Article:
Closing the generation gap might prove to be one of the greatest legacies of WHO’s age-friendly city initiative. “What we have tended to do in public health is to isolate people into target groups. It may have been well-meaning, but we now talk and think about maternal health, child health, old people’s health,” he says. “This artificial compartmentalization marginalizes older people. By making us think about how we all link to each other, regardless of our age, age-friendly cities show us a different, more connected, future.”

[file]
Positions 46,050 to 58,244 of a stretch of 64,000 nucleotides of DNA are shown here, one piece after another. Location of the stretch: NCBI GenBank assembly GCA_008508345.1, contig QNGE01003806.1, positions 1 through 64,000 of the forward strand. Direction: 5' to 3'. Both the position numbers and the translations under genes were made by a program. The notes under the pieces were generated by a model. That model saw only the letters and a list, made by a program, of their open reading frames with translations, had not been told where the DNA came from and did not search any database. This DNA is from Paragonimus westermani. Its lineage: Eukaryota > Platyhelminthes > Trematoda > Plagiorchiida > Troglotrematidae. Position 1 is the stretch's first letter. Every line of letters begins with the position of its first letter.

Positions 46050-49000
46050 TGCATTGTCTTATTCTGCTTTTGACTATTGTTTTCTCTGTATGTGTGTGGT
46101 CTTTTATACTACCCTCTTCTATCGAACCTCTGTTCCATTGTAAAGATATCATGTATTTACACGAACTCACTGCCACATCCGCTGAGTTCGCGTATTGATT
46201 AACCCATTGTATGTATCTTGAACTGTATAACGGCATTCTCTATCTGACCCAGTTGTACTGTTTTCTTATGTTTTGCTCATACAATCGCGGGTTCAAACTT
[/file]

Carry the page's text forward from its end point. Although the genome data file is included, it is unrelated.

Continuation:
-John Beard, director of the Department of Ageing and Life Course at the World Health Organization (WHO) in Geneva.